Saturday, April 24, 2010

A sort of footnote to the preceding

So Arizona governor Jan Brewer signed that xenophobic, racist, un-American, unconstitutional, just downright fucking offensive bill empowering, indeed pressuring, all Arizona police to arrest anyone who can't prove on demand that they are in the US legally. Making that demand requires only "reasonable suspicion." What constitutes the basis for such suspicion is undefined, positively inviting the widest possible interpretation - or, perhaps more accurately, the narrowest possible interpretation: If you're white, you're all right; if you're brown, you go down.
"This is the most reprehensible thing since the Japanese internment," said Alfredo Gutierrez, a former state senator and community leader. "This is the saddest day for me. It's shameful."
But oh no, Brewer insists, that's completely wrong. There will be absolutely no racial profiling involved. None at all. Nope, uh-uh. How can she be so sure? Well, because she got language in the bill prohibiting cops from “solely considering race, color, or national origins.” Oh, well, then, excuse me, I surely am, as she says opponents are, "overreacting." Because, after all, if you can't solely consider race, color, or national origin, if that can't be the single thing you use to suspect people of being "illegal," how could there be anything racist or xenophobic about it? I mean, after all!

In fact, there are lots of other ways you can tell who is an "illegal."
Law enforcement officers can spot illegal immigrants based on their clothes, Rep. Brian Bilbray (R-Calif.) claimed last night. ...

"They will look at the kind of dress you wear, there's different type of attire, there's different type of...right down to the shoes, right down to the clothes," Bilbray [said].
So demanding "You papers, please" of some guy because he's brown, that's right out. Will never happen. Because that would be wrong. But making the same demand because he's brown and has that kind of shoes - I mean, you know, that kind, the kind "illegals" wear - well, that's different. That's just fine. No racial profiling there.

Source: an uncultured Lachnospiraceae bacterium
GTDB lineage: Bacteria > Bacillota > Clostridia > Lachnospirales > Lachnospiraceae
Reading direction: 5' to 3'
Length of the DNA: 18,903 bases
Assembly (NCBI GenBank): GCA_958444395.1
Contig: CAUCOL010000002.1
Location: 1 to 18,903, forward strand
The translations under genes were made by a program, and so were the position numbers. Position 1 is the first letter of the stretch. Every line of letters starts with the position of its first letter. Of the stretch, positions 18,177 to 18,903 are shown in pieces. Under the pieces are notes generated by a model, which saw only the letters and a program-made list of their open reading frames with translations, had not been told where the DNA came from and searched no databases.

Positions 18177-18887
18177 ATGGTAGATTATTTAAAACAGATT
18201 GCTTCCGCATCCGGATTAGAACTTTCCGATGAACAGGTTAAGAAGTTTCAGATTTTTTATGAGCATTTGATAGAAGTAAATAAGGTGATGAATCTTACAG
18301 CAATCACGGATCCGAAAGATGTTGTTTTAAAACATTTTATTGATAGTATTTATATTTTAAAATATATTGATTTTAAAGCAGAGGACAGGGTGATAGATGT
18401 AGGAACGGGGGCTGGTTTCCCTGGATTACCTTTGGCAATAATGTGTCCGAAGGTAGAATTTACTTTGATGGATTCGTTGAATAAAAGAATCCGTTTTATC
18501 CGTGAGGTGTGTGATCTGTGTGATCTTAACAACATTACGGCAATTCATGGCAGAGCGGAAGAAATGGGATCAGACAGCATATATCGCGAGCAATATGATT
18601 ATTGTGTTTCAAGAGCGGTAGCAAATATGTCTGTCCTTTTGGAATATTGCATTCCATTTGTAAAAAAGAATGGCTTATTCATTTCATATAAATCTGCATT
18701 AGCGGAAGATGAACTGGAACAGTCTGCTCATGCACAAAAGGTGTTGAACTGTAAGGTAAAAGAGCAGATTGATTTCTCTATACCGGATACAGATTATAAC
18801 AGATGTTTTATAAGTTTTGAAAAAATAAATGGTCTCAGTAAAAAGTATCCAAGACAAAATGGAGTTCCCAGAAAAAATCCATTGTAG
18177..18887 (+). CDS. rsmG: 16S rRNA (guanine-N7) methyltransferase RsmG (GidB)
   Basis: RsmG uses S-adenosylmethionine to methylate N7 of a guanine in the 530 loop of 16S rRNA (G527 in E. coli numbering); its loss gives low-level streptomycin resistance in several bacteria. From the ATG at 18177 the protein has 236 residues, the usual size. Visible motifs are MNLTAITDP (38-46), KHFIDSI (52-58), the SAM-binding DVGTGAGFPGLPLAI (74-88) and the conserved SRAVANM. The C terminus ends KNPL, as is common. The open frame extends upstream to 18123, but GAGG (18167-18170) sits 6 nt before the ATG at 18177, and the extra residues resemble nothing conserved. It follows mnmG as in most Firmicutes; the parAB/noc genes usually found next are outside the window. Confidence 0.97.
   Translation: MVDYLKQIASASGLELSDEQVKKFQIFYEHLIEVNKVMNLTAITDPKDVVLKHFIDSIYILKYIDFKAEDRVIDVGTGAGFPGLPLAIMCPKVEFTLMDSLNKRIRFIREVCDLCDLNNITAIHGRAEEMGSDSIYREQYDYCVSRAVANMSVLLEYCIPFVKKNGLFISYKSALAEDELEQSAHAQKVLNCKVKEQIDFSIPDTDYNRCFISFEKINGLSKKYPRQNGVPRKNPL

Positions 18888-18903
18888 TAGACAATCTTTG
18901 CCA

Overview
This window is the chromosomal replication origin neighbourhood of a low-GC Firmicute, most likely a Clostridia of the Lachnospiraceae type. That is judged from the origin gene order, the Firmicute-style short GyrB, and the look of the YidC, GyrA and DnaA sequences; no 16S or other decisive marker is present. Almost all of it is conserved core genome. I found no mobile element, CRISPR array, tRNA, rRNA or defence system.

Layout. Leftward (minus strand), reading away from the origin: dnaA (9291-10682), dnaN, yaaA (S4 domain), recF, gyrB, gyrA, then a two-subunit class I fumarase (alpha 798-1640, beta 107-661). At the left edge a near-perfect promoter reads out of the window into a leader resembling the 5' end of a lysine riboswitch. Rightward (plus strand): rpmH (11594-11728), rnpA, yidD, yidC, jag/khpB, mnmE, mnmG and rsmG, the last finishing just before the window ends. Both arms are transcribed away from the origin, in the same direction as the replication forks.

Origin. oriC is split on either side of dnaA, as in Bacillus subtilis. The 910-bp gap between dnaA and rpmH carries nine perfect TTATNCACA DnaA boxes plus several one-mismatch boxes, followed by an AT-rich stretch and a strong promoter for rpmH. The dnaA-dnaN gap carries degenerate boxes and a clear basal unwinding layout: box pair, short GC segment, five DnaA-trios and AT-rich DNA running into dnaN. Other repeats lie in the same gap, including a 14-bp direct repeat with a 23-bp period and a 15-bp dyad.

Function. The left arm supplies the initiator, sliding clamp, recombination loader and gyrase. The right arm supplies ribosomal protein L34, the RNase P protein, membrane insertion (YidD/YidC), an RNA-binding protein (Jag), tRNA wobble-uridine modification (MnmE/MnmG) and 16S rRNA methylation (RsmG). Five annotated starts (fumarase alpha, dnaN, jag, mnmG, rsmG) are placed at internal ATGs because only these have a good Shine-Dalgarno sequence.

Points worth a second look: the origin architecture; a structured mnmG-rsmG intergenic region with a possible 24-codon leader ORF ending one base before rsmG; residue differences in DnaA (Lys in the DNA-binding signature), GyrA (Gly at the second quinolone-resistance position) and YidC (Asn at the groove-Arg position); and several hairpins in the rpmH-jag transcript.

What's more, there's a way you can be sure there will be no profiling: The law also gives legal standing to any citizen who wants to sue police for inadequate enforcement. And obviously that will only be used by good government types seeking to insure completely fair and unbiased treatment and not by some septic-brained mouth breather pissed off because "the cops ain't lockin' up enough Spics."

The ACLU is among the groups and agencies planning to challenge the "discriminatory" bill, saying it
requires law enforcement to question individuals about their immigration status during everyday police encounters. The law creates new immigration crimes and penalties inconsistent with those in federal law, asserts sweeping authority to detain and transport persons suspected of violating civil immigration laws and prohibits speech and other expressive activity by persons seeking work.
Indeed, the law essentially makes it illegal to pick up or transport day laborers (or for day laborers to be picked up) even though courts have found that solicitation of work is protected speech under the First Amendment.
"By signing this bill into law, Brewer has just authorized violating the rights of millions of people living and working here[," said Alessandra Soler Meetze, Executive Director of the ACLU of Arizona. "]She has just given every police agency in Arizona a mandate to harass anyone who looks or sounds foreign...."